RISK FACTORS FOR HEART DISEASE
a) Nicotine constricts small blood vessels which raises blood pressure.
b) Weight gain causes the development of more capillaries through which
your heart must pump blood. There are 180 miles of blood vessels in every
pound of adipose. The greater the number of blood vessels, the higher
the necessary blood pressure to pump blood through them.
Below is an image of blood vessels developing atherosclerotic
c) Cholesterol & Fats
Cholesterol and triglycerides are nonpolar molecules that will not dissolve
in blood on their own; they must be transported by water-soluble lipoproteins
(made in the liver and the intestines). These lipoproteins are divided
into groups depending on their density (the more protein, the higher the
--Low density lipoproteins (LDLs) deliver cholesterol to all body parts,
bind to receptors (located on most body cells). If there aren't enough
receptors, cholesterol can't be removed from the blood.
--High density lipoproteins (HDLs) take excess cholesterol to the liver
to be metabolized. The higher the concentration of HDLs, the lower the
likelihood of heart disease.
--Very low density lipoproteins (VLDLs) carry triglycerides synthesized
in the liver to be deposited in adipose. A high fat diet increases VLDL
production; VLDLs may later be converted to LDLs.
Most of the cholesterol in the body is synthesized by the liver and cholesterol
may be synthesized from saturated fats.
Atherosclerosis is a complex chain of events leading to the development
of lipid plaques on blood vessel walls which raise blood pressure, increase
the formation of blood clots, and may block blood flow to an organ.
1) It initiated by damage to the endothelial lining (many phenomena may
cause this including high lipid content, cytomegalovirus, prolonged high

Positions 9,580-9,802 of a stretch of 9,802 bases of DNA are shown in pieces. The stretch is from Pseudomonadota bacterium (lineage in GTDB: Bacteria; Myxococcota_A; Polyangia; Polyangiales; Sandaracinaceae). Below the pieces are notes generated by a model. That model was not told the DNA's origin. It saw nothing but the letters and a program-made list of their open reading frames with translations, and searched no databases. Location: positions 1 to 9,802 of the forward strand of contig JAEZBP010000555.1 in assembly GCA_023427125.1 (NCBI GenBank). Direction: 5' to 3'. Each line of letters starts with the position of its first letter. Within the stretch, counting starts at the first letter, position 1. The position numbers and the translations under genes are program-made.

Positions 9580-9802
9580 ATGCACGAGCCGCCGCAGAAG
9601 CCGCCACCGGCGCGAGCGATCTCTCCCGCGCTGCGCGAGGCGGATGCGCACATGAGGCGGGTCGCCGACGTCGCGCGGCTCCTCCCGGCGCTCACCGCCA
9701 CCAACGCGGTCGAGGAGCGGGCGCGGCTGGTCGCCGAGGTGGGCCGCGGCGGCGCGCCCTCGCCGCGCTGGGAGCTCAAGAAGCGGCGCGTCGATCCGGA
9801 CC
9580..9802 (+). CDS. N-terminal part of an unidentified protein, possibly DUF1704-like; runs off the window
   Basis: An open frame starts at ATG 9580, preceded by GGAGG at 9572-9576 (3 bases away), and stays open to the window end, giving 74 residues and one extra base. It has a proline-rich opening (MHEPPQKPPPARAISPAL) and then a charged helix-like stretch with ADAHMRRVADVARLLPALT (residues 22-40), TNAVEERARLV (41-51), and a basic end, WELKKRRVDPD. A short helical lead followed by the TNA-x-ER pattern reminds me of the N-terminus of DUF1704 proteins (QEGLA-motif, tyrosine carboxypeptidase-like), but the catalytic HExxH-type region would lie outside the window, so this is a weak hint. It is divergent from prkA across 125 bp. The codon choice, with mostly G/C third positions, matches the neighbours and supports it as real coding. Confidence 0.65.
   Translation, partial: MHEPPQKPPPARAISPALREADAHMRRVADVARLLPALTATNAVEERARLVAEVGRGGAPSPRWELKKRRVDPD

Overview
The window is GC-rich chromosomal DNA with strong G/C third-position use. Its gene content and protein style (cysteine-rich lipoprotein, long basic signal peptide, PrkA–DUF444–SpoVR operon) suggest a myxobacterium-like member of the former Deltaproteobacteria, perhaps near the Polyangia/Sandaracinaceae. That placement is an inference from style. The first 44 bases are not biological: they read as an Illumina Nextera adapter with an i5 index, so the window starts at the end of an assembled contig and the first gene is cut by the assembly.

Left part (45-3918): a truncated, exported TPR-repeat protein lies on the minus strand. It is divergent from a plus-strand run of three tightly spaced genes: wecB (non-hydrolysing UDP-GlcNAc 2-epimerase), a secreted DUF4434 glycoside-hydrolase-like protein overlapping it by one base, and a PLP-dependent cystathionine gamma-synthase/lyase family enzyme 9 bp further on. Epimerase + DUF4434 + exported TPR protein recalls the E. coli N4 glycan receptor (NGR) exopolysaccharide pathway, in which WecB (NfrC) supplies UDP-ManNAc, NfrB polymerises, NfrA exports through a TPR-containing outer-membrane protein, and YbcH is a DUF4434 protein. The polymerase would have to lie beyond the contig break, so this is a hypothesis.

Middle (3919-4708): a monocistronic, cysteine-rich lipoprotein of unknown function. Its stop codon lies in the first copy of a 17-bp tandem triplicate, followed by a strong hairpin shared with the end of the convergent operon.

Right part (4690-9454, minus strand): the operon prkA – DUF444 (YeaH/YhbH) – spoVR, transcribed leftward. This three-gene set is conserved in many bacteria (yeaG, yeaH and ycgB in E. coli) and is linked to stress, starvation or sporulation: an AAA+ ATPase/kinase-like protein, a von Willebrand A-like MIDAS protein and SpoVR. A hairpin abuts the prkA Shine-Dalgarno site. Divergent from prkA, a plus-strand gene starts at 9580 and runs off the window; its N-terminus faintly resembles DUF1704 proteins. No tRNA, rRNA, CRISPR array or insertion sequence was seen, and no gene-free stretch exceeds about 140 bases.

blood pressure, CO from cigarettes, homocysteine, hereditary factors).
2) This damage causes proliferation of smooth muscle and leukocytes called
monocytes invade the area. Both the smooth muscle and monocytes (and even
endothelial cells lining the blood vessel) begin to absorb lipids, primarily
cholesterol. This step occurs to some degree in everyone in childhood,
often before one year of age.
3) As a lipid plaque grows, it becomes a fibrous plaque: the lesion becomes
full of calcium, fibrous connective tissue, and debris. The smooth muscle
cells and monocytes full of lipids may die and release toxic compounds
which damage other cells; it obstructs the vessel. As the endothelial
cells are stretched, some may break off and be swept away by circulation;
with collagen exposed, blood clots form. Middle aged men who smoke, have
high blood pressure, and high cholesterol levels are 4x as likely to have
a heart attack.
SHOCK is an acute circulatory crisis
marked by low blood pressure and inadequate peripheral blood flow. As
blood pressure decreases, skin becomes clammy (pale & cool due to
decreased flow). Disorientation occurs due to inadequate brain flow and
acidosis due to lactic acid generation. After about 35% blood is lost,
heart is damaged and causes of shock become worse; it can result in death.